Using a service registry that doesn’t suck part I: UDDI is dead
This is the first of a series of posts on which I am hoping to detail some of the most common SOA governance scenarios in the real world, their challenges and the approach we’ve taken to address them in SO-Aware. This series does not intend to be a marketing pitch about SO-Aware. Instead, I would like to use this to foment an honest dialog between SOA governance technologists.
For the starting post I decided to focus on the aspect that was once considered the keystone of SOA governance: service discovery
In a real SOA enterprise infrastructure with hundreds of services, it is safe to assume that service endpoints are going to constantly be subjected to changes in areas such as location (URL), policy (security, etc) or contract (WSDL, operations). As SOA developers, we would like to make our applications as resilient to those changes as possible so that they don’t impose any constraints in the natural evolution of our SOA. A common practice to accomplish that is to have client application to resolve service metadata such as endpoints or policies against a service repository like is illustrated in the following figure:
The screwed-up traditional solution: The UDDI way
In order to address these challenges, the big SOA vendors (read Microsoft, Oracle, IBM etc) created a standard that with the purpose of modeling service metadata information that could be used to enable service discovery capabilities. The standard was baptized as Universal Data Discovery and Integration (UDDI) and, unfortunately, it became the cornerstone of SOA governance products such as SOA Software or Systinet.
Despite the several attempts to leverage it as part of SOA governance platforms, UDDI has proven to be an incredibly ineffective mechanism to enable service publishing and discovery. If you’ve ever used a UDDI registry, this shouldn’t come as a surprise.
For instance, the following SOAP message is required to discover a service endpoint using UDDI.
7: <find_service businessKey="Key1"
12: <findQualifier />
13: <findQualifier />
15: <name ="" />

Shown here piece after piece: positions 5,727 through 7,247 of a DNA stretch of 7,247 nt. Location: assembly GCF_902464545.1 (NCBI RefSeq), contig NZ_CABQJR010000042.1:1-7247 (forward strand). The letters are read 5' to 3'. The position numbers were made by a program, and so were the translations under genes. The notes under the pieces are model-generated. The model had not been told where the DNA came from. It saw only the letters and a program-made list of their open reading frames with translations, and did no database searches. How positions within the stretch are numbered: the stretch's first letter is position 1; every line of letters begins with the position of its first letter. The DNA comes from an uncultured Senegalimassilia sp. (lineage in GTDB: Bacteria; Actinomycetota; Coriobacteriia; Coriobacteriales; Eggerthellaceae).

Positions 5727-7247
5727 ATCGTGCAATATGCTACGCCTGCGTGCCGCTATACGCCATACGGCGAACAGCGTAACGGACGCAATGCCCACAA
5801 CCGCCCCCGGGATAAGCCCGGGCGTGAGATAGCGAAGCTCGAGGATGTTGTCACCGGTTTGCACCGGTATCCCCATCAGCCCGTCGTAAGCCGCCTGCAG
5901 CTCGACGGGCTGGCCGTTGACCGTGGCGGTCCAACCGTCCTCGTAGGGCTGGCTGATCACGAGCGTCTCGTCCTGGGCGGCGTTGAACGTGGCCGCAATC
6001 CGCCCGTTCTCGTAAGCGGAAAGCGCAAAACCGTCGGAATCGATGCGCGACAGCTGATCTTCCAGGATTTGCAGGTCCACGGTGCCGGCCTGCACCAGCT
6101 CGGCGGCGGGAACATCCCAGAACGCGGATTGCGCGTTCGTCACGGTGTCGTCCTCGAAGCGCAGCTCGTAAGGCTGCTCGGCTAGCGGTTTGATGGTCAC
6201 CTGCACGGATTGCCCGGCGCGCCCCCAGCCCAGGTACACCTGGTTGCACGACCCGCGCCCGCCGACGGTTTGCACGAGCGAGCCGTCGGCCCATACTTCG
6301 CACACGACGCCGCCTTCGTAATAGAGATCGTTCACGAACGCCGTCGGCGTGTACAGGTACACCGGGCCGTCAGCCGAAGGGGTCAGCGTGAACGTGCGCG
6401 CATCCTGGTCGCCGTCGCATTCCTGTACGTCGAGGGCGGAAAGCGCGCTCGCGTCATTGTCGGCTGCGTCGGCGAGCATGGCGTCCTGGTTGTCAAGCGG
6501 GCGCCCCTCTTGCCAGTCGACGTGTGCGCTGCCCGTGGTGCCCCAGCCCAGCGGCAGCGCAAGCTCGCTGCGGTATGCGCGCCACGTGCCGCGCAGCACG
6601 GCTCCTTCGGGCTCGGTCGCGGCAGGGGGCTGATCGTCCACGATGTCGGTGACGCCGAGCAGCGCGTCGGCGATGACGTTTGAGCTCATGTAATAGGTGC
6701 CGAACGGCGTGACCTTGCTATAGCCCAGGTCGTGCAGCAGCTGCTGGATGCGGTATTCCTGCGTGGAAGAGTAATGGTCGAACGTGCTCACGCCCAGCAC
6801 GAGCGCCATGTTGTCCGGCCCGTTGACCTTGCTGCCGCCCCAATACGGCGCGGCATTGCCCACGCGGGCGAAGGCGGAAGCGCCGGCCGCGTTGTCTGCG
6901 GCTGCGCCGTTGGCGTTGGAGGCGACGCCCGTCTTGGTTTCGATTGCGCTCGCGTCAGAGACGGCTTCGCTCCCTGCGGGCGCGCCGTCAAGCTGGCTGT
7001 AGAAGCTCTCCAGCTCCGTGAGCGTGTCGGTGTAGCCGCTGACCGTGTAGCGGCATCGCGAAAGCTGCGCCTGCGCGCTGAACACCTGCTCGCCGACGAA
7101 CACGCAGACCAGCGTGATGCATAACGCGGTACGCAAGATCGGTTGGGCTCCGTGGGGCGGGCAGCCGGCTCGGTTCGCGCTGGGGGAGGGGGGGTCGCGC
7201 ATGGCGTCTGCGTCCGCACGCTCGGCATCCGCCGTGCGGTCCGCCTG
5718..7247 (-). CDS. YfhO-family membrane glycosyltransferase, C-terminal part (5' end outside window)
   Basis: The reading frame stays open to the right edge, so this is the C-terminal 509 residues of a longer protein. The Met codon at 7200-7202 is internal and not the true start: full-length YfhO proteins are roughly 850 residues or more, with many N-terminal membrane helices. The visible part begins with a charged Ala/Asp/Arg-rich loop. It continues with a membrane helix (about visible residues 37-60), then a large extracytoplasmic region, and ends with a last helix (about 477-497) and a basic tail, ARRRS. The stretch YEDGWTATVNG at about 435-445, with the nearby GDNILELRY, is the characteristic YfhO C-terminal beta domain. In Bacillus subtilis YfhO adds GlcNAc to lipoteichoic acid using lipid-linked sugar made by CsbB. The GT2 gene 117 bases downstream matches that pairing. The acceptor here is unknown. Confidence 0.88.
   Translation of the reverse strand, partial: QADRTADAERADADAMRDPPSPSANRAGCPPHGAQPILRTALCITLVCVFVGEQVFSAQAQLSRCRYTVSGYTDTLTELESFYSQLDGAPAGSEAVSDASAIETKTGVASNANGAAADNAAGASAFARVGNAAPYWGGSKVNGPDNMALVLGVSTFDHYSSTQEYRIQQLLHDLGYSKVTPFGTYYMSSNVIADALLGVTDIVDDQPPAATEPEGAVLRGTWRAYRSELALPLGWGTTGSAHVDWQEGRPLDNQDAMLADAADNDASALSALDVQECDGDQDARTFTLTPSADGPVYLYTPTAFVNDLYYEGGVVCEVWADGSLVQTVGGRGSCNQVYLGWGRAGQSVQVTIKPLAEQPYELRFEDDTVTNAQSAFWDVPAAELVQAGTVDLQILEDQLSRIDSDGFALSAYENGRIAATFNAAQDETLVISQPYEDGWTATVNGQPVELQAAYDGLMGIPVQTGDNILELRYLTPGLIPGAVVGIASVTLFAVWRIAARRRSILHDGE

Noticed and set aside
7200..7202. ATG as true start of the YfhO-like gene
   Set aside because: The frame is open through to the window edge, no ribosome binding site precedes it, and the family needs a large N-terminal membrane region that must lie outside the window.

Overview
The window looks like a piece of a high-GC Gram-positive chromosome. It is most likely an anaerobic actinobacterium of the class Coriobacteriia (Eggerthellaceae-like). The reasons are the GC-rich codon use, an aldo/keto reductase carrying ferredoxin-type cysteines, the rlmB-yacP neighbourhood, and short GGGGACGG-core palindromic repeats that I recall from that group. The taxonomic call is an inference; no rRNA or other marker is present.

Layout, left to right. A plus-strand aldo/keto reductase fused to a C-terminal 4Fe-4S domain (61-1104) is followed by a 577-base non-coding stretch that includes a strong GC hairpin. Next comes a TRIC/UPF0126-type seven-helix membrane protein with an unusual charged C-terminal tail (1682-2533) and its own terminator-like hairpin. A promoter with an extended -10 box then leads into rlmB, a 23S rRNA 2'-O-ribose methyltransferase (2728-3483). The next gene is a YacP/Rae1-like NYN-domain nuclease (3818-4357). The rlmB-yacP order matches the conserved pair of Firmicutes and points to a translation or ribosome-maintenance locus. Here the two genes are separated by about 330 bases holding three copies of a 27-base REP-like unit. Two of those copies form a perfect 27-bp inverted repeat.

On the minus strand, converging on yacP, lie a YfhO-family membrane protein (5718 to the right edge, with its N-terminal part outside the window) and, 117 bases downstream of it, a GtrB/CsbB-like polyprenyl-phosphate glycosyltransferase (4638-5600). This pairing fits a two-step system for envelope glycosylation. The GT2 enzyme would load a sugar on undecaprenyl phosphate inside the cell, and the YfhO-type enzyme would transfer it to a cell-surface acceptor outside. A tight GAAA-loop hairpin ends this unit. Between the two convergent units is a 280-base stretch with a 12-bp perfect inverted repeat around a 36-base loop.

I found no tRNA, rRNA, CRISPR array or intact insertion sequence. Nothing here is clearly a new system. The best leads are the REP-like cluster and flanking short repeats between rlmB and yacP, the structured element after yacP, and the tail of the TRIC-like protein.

16: <name ="" />
18: <keyedReference tModelKey="tModelKey1"
20: keyValue="tModelKey1Value" />
21: <keyedReference tModelKey="tModelKey2"
23: keyValue="tModelKey2Value" />
And the response is even more confusing:
7: <serviceList generic="2.0"
12: <serviceInfo serviceKey="ServiceKey1"
14: <name ="CRMSOAPService" />
15: <name ="" />
What makes this process ridiculously hard is the complexity of the UDDI API and the model. Just think about what it will take for a client written in a dynamic language like Ruby(aka doesn’t do SOAP very well) to interact with a UDDI repository.
Bottom line, the SOA models created with UDDI are incredibly complex to implement and use and, quite often, end up becoming another bottleneck in your SOA.
A better solution: The SO-Aware way
When we were building SO-Aware, we decided to avoid the complexities of UDDI and instead enable a way simpler mechanism to facilitate the discovery and query of services. We achieved that by implementing a 100% RESTful API based on the OData standard that allows querying the entire service registry using plain HTTP GETs.
In this model, discovering a new service is just a matter of executing an HTTP GET like the following:
GET /SOAware/ServiceRepository.svc/Services('Service Name')
The response is an AtomPub payload with the service details:
1: <feed xml:base=" http://<WebHost>/ServiceRepository"
3: <title type="text">Services</title>
4: <id> http://<WebHost>/ServiceRepository /Services</id>
6: <link rel="self" title="Services" href="Services" />
8: <id> http://<WebHost>/ServiceRepository /Services(‘id’')</id>
9: <title type="text">CRMSOAPService</title>
10: <content type="application/xml">
12: <d:Id m:type="Edm.Guid">Service ID</d:Id>
14: <d:Description>This is a SOAP
15: endpoint that abstracts a CRM system</d:Description>
Compare this approach with the complexity of the UDDI based model and draw your own conclusions. Basically, this model makes abstracts the interaction with the service registry as simple AtomPub HTTP GETs and POSTs messages. Given that the entire model is based on AtomPub, users can subscribe their favorite Atom reader so feeds that describe the relevant service events such as creation, updates, etc.